In High School I had it made. I thought I had it made. I was like you know, photo albums and class president. I played sports. I was a quarterback. My last year of playing quarterback we won every game except for Boyd-Buchanan. They beat us. I must have gotten too relaxed. I put my cruise control at 55 mph. I headed up through Soddy-Daisy and then the lights went out. I fell asleep at the wheel. No seat belt, cruising at 55. I slammed into a telephone pole. I busted that telephone pole into two pieces. The transformer was swinging above the top of the truck. There was blood all over the place. I was trying to wiggle my toes and my knees to make sure I had all of my moving parts. It wasn’t until about three years later that I started really getting the effects of the accident. I had a closed head injury. The technology wasn’t as advanced as it is now and a closed head injury was nothing more than a closed head injury. No real reason to get in there and see what real damage was done. They didn’t really have the ability to at that time. I had shrunk to 139 lbs. from 180. I couldn’t eat. When I tried to go to sleep, I had nightmares. It was just relentless. It was like hell on earth, spiritual, spiritual hell. So, I remember going (and this is coming from someone who thought he had it made, right) so I go to a doctor down there and said; “There is something wrong with me and I don’t know what it is.” He said; “Well, you’re having anxiety attacks.” Those anxiety attacks were horrible. The best way I can describe an anxiety attack, a full blown anxiety attack, would be like if you can imagine falling. Say you’re working on a skyscraper and you trip and you fall off of the edge, when you realize what has happened and you realize that there is nothing you can do about it. That would be the best way I could describe a full blown anxiety attack. It’s the most hopeless, helpless feeling and you don’t know if it’s ever going to stop. As far as you know, it’s going to last forever. And you know that there’s no way to survive in that type of crisis. I remember one time, right before I told my Mom and Dad that I was going to have to get psychiatric help. Nobody in our family had ever had any trouble like this. I remember going in there and just laying on the bed with my Mom and Dad and trying to explain to them why I was going to have to take my own life. A parent doesn’t want to hear that. They can’t hear that but that’s the level of desperation that an anxiety attack can get you to. I started going to see a psychiatrist and they were treating me for anxiety and depression. So, they were able to give me a certain medicine that made the anxiety go away. But I just felt left with depression. So I have had probably seventeen or eighteen rounds of electric shock therapy. As horrible as those sound, in my life, there was a place for them because they brought me out with a combination of those therapies and the medication.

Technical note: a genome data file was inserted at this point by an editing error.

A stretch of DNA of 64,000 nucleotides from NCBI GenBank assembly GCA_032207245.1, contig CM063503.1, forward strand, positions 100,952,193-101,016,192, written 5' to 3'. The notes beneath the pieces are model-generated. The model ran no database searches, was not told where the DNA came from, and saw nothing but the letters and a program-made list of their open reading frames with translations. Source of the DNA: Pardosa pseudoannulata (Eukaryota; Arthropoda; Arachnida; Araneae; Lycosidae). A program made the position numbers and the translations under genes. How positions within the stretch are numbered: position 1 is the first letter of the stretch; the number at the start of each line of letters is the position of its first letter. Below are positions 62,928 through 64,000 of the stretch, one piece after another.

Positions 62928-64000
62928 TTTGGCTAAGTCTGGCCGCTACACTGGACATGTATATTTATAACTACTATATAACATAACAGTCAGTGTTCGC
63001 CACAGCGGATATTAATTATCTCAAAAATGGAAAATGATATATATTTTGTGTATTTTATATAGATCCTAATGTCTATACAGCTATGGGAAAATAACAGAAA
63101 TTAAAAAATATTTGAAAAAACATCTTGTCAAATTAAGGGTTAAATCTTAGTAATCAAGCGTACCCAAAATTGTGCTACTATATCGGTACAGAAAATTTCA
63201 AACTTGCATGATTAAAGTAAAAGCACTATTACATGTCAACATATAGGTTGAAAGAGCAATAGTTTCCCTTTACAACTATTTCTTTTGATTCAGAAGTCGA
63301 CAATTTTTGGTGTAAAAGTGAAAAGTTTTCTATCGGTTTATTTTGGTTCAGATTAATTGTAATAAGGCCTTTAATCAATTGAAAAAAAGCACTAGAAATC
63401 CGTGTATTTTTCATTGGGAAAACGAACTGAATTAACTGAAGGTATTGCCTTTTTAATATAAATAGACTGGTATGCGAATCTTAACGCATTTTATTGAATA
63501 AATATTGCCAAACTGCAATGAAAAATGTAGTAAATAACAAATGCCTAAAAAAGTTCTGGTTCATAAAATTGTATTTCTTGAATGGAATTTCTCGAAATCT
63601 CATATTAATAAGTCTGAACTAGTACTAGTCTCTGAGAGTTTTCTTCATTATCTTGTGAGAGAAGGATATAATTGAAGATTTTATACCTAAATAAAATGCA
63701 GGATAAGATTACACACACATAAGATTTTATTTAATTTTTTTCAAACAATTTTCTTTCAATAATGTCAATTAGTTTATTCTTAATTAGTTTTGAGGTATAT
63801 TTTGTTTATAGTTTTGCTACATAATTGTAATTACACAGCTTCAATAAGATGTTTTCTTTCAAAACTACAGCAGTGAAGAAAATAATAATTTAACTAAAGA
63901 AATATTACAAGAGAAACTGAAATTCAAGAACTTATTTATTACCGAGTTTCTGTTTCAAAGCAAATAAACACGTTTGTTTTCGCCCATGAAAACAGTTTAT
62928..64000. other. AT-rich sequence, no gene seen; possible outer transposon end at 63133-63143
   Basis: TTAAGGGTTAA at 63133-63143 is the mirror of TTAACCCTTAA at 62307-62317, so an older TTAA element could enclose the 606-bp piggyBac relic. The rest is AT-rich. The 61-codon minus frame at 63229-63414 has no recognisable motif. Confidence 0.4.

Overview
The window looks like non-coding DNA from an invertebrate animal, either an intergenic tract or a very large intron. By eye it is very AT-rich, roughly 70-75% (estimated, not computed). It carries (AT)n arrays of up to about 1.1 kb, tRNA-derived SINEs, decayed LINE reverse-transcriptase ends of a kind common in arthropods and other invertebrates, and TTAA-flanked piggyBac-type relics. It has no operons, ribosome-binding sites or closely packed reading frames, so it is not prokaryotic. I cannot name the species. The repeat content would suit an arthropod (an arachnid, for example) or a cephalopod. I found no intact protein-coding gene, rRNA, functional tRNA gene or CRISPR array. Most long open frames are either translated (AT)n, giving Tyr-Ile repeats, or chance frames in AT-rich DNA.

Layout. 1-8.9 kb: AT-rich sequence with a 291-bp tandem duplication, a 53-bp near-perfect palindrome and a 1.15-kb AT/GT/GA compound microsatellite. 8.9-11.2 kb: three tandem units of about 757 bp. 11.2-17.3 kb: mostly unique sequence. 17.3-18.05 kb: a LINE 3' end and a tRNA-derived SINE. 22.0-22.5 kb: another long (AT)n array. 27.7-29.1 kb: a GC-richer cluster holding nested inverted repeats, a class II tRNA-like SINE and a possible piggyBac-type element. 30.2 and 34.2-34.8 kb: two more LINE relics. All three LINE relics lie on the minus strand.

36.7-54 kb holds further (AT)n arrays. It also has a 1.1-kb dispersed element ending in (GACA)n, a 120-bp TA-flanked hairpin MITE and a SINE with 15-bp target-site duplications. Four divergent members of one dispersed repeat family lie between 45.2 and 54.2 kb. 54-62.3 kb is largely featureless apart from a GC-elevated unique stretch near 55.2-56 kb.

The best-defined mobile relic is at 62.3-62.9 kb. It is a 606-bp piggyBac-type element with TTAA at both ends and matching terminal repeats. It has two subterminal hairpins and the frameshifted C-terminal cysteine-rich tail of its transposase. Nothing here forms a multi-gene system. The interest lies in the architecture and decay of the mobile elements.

Maybe ten or fifteen years ago I decided to go to a different doctor. He has really taken my case on. He has worked, we worked tirelessly and we have done it for fifteen or maybe seventeen years maybe. We finally have found the right combination. I will give some credit to my doctor and I’ll give some credit to medication but when it comes right down to it, the truth is, without God, without the Master Physician we are helpless.